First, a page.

She stole another glance at Lord Brookmore and her heart quickened.
He thought she was Claire. Perhaps she was the only one who knew she was really Lady Rebecca Pierce, doomed to marry Lord Stonecroft.
She could not die in the watery depths instead of Claire. She’d have been willing to do so. But she could trade places with Claire now. She could live Claire’s life for her.
Escape her own life.
Lord Stonecroft would not mourn her; he’d merely be annoyed that he must search for another brood mare to marry. Her brother would not mourn her. He’d get to keep her dowry. She could not sacrifice her life instead of Claire’s, but she could become Claire.
Guilt pricked at her. She’d be deceiving this very handsome man. What a way to repay his kindness.
He did need a governess, though, did he not? She could be a governess. How hard could that be? It would help him, would it not?
“I—I had a fever, I think,” she said. “I don’t remember much except—“ Except plunging into churning, cold water and thinking she would die. “Except the wreck.”
His eyes fixed on her again. “I know nothing more than you were saved and you were ill.”
“Am I still to be your nieces’ governess?” Will he accept her as Claire? she meant.
“If you feel up to the task, yes.”
Gaston once again maintains her exceptionally high literary standards by offering up another impeccably crafted Regency historical, whose skillfully etched characters and excellent sense of place (in this case, a refreshingly different Lake District setting) are certain to reel readers into the story from the very start. Gaston’s romances are all about a perfectly calibrated balance between character and plot, and with A Lady Becomes a Governess, she succeeds brilliantly.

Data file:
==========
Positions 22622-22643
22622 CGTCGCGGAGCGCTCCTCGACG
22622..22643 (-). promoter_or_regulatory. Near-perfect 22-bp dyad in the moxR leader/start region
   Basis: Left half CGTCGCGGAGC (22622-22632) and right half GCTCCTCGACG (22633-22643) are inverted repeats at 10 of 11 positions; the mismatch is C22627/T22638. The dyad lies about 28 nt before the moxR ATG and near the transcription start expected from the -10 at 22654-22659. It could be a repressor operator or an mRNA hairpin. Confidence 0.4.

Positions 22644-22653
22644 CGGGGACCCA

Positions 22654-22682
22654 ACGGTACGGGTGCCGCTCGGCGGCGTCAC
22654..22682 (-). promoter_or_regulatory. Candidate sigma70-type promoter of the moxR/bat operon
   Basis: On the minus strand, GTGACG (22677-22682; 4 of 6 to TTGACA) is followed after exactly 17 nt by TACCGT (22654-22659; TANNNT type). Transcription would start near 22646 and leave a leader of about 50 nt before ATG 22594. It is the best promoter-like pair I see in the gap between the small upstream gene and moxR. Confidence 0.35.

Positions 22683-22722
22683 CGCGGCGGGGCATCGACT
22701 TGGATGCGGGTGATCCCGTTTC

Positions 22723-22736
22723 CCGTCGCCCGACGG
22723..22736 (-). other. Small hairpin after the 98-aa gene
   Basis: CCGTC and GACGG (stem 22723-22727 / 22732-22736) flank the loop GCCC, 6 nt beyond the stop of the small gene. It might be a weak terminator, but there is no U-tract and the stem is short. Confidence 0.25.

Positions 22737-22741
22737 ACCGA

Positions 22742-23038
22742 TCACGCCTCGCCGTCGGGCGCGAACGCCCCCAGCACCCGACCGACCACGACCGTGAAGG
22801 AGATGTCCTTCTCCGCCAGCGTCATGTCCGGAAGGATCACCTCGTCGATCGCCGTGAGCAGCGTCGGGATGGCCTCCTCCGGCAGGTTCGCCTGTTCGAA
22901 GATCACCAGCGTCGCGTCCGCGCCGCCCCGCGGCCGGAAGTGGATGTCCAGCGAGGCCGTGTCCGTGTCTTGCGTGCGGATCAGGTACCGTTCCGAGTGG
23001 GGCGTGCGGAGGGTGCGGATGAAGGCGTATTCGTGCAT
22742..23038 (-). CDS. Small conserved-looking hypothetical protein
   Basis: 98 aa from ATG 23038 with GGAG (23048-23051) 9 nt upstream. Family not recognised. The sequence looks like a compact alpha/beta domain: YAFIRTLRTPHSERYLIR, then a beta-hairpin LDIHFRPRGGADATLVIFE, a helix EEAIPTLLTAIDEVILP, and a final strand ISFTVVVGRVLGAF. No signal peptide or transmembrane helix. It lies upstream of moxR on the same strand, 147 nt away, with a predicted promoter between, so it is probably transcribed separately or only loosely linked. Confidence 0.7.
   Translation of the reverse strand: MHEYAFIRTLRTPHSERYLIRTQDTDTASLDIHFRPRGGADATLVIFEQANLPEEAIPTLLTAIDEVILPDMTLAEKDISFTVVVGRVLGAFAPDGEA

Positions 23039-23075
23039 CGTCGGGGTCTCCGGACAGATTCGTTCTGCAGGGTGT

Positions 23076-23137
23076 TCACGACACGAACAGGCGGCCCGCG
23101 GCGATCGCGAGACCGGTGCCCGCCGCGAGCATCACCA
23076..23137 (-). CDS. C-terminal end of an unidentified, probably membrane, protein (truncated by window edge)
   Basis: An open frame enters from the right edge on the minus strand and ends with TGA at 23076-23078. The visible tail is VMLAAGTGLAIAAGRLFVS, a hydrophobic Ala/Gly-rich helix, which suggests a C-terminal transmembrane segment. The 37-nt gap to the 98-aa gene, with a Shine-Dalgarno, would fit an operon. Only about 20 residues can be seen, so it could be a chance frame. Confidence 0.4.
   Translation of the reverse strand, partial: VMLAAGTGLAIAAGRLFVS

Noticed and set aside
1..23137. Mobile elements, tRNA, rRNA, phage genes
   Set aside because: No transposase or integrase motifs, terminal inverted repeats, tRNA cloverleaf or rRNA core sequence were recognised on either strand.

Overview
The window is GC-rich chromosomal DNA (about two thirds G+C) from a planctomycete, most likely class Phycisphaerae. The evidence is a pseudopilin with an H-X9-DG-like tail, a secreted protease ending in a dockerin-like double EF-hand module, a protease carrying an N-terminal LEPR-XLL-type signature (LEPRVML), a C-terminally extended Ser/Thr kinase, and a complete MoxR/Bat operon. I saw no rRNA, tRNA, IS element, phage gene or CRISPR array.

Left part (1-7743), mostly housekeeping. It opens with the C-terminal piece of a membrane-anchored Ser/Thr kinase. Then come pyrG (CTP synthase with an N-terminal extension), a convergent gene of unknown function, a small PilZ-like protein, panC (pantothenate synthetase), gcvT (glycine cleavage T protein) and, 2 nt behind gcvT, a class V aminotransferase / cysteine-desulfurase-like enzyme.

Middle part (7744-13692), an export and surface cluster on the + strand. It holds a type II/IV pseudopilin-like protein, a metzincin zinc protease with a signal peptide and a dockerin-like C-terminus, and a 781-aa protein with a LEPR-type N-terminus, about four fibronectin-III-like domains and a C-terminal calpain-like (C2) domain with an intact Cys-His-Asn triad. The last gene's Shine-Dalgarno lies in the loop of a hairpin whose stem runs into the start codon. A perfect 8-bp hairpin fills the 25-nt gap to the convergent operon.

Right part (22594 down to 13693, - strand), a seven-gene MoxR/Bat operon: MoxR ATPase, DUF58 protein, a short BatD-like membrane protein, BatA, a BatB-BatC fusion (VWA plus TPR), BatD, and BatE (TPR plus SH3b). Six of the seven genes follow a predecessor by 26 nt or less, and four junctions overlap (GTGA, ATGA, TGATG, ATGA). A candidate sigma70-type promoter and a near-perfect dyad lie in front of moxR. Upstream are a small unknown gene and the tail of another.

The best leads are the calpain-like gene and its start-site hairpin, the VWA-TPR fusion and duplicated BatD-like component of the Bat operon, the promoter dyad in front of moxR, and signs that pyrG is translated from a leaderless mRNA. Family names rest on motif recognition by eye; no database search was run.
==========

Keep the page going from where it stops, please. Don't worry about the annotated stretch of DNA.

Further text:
— John Charles, Reader to Reader Reviews
4 Stars! ...The author has included romance, intrigue, a bit of danger, and villain that readers love to hate. It all blends together to create a wonderful story that will keep your attention from the first page until the last. This series is a gem in the making! I can hardly wait for Claire’s story to be published.
— Detra Fitch, Huntress Reviews
4 Stars! There is a clever concept to the Governess Swap series, where futures are forever changed. Diane Gaston has a tragic incident altering the lives of two women, where a spur-of-the-moment decision puts them a path neither could ever have imagined happening. A LADY BECOMES A GOVERNESS is filled with exciting adventures, engaging characters, and lots of emotional situations.
— Amelia Richard, Alwaysreviewing.com
4 1/2 Stars! You will find yourself enchanted by a story filled with unexpected danger, deceit, betrayal and finally happiness and love.
—Debra Guyette, Dragons Read Too
5 Stars! Absolutely brilliant read, adore this book very much, the story woven, our leading lady and our hero, a
true pleasure to read...a
fantastic story with a fairytale quality or two that is truly awesome. We have adventure, tragedy, Forbidden love and foes to contend with, all brilliantly crafted into this beautiful
— Gwessie, Goodreads Review
Finalist! A Lady Becomes a Governess was a finalist for Best Book by a Virginia Author in the 2019 Holt Medallion Contest.